As a card carrying socialist, the article is mostly correct. Sanders did focus way too much on the class struggle, without bringing intersectionality in, and I don't know why. Sanders has always led the way in actions, with intersectional politics.

    10 votes
    1. vord
      Link Parent
      I think this might be due to two factors: Bernie knew he was a long shot, both in 2016 and 2020, but saw this as a good way to jump-start a more progressive movement on the national stage. In many...

      I think this might be due to two factors:

      1. Bernie knew he was a long shot, both in 2016 and 2020, but saw this as a good way to jump-start a more progressive movement on the national stage. In many ways, that seems to be working. We've got a lot more progressive representatives now than we have in the last ~20 years.

      2. He was getting a lot less press coverage relative to everyone else, even if polling higher than many of those candidates. I think one telling point was how much Warren and other candidates were prodded about their support of Medicare for All, while very little coverage focused on Bernie, despite the fact that it was his bill that all these other candidates were supporting. In light of that lesser coverage, by keeping his campaign focused on class, it means that the coverage he did get was harder to hide the class issues.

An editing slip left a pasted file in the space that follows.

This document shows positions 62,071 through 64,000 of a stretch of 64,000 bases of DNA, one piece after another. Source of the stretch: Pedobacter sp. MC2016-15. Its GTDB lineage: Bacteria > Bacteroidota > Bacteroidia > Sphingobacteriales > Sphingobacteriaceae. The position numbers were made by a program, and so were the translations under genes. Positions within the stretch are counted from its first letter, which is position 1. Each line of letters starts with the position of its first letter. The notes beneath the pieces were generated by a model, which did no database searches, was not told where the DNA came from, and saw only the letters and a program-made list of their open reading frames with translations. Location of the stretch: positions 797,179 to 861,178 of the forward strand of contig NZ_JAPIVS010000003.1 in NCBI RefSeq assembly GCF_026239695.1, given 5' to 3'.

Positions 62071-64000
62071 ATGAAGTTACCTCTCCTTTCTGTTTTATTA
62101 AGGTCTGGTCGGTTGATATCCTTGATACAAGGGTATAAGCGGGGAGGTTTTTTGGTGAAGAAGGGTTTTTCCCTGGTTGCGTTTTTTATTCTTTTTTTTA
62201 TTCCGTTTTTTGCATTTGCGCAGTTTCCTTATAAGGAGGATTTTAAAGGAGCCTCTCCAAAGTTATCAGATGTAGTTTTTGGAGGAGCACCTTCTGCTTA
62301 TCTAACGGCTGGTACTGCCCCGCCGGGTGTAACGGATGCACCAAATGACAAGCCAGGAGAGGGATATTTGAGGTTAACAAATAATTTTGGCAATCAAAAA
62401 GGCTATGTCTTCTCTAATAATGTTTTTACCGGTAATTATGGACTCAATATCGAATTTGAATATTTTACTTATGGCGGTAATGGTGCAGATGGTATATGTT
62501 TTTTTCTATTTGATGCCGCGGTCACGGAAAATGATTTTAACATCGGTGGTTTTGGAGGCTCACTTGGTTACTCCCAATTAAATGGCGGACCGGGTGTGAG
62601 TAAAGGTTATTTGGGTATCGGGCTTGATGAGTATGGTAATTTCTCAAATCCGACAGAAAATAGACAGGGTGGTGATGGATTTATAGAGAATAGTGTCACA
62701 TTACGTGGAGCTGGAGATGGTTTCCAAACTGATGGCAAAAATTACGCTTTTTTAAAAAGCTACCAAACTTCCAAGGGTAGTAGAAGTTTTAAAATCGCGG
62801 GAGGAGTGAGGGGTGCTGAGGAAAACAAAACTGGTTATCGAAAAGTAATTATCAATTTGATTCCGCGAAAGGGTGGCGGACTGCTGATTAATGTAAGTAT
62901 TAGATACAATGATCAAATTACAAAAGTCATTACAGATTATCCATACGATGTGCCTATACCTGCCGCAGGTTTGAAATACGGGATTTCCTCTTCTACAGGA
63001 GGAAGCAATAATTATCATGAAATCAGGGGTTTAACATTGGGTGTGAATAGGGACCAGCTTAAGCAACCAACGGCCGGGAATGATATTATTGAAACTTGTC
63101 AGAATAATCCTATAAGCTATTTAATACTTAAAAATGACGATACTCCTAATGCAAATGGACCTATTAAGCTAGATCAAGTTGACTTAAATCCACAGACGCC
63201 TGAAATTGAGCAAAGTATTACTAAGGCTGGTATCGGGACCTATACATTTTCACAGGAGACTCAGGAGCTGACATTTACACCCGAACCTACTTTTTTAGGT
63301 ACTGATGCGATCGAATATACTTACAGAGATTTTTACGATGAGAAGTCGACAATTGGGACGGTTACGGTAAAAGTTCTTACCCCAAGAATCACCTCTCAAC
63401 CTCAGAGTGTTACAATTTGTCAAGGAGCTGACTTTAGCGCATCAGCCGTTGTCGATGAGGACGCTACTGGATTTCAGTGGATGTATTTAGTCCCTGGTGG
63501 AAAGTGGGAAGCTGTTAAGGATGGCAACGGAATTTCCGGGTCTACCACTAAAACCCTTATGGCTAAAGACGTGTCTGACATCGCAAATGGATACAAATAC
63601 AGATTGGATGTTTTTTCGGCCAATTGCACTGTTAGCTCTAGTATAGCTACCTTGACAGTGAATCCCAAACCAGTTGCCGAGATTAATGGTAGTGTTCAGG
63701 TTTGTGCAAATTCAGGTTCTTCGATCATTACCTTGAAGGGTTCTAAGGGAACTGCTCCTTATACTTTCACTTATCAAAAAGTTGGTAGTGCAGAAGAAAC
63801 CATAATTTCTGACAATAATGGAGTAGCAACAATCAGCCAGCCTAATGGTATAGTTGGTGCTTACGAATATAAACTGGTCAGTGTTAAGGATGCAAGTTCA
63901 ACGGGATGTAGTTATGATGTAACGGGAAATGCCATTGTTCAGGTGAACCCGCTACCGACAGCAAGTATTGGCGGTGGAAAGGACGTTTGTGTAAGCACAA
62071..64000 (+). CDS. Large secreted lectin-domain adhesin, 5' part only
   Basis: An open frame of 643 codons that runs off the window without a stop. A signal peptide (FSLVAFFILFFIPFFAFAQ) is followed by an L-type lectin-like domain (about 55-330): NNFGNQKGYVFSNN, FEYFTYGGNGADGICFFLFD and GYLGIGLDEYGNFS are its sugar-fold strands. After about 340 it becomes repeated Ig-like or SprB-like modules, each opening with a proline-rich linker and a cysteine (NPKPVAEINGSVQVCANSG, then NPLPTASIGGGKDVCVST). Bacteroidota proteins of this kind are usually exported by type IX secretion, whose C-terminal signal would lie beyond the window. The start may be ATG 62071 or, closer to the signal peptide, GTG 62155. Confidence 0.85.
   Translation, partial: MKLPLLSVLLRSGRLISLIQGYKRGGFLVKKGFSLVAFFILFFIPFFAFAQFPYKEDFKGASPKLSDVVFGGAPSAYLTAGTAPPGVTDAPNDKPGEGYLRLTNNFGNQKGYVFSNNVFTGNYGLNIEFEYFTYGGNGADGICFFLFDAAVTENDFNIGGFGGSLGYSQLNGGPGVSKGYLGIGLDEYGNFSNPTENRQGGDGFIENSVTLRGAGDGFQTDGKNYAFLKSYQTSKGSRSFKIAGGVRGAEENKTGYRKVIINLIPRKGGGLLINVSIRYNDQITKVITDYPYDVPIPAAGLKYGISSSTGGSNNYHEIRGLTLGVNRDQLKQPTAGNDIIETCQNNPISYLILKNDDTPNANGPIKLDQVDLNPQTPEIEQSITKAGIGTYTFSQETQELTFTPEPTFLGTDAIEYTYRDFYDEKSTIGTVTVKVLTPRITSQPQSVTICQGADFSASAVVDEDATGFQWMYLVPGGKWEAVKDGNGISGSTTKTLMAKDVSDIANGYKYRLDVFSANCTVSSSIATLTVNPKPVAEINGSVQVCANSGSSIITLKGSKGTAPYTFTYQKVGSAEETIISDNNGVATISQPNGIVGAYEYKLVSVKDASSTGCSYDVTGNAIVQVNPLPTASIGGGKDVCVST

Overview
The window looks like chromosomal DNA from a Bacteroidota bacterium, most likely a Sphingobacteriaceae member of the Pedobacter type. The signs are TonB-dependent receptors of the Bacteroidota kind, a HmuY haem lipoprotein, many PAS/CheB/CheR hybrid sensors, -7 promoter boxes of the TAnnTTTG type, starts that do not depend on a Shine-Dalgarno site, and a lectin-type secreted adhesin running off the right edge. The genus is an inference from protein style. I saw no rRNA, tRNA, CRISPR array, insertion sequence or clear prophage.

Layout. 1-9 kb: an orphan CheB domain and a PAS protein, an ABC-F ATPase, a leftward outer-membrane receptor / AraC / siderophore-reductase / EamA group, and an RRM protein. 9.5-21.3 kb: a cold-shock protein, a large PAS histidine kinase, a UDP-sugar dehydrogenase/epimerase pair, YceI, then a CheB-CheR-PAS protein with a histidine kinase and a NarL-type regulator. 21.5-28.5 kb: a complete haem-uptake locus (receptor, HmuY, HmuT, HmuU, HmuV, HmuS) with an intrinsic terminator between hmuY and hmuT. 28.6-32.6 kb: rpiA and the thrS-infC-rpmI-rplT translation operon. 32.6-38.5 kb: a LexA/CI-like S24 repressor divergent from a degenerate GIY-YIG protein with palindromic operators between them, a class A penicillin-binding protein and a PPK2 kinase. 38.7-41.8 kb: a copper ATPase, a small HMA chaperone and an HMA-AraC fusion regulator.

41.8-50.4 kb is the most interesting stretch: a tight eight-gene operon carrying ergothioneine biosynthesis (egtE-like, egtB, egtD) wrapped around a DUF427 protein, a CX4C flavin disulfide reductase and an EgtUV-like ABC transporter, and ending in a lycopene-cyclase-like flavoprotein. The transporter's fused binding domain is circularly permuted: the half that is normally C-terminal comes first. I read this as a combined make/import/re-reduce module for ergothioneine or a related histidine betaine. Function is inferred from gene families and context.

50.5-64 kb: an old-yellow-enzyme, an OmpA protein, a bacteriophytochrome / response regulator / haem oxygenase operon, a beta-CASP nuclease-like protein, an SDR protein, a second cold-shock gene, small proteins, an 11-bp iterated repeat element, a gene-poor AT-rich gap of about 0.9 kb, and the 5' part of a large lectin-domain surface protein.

6 votes
    2. NaraVara
      (edited )
      Link Parent
      I don't know about that. He was nominally on the side with racial or queer issues, but he was always pretty class reductionist throughout his career. He did a lot of learning over the 2016...

      Sanders has always led the way in actions, with intersectional politics.

      I don't know about that. He was nominally on the side with racial or queer issues, but he was always pretty class reductionist throughout his career. He did a lot of learning over the 2016 campaign and got much better at it over the process and but campaign was always staffed people who were less good than he is.

      3 votes
  4. moocow1452
    Link
    I'm not 100% in agreement with the article, but it does paint a interesting picture of why the cultural fault lines are being drawn the way they are.

    I'm not 100% in agreement with the article, but it does paint a interesting picture of why the cultural fault lines are being drawn the way they are.

    4 votes
  5. [11]
    Kuromantis
    Link
    I agree with this article. After that killing, it has been laid bare among the general left that racism remains prominent, can't be ignored and any attempts to avoid it after now are impossible....

    I agree with this article. After that killing, it has been laid bare among the general left that racism remains prominent, can't be ignored and any attempts to avoid it after now are impossible. While I think the class war message will remain and keep fighting from the sidelines, identity politics and specifically race-based discrimination will no longer be dismissed unless the left somehow becomes superpragmatists and learn to hide their power level like the far-right/neo-nazis.

    2 votes
    1. [10]
      vord
      (edited )
      Link Parent
      I wholeheartedly disagree. Identity politics is a dangerous game that divides far more than it helps. In fact, if you look at the left-ish (with respect to Bernie's policies in particular), you'll...

      identity politics and specifically race-based discrimination will no longer be dismissed

      I wholeheartedly disagree. Identity politics is a dangerous game that divides far more than it helps.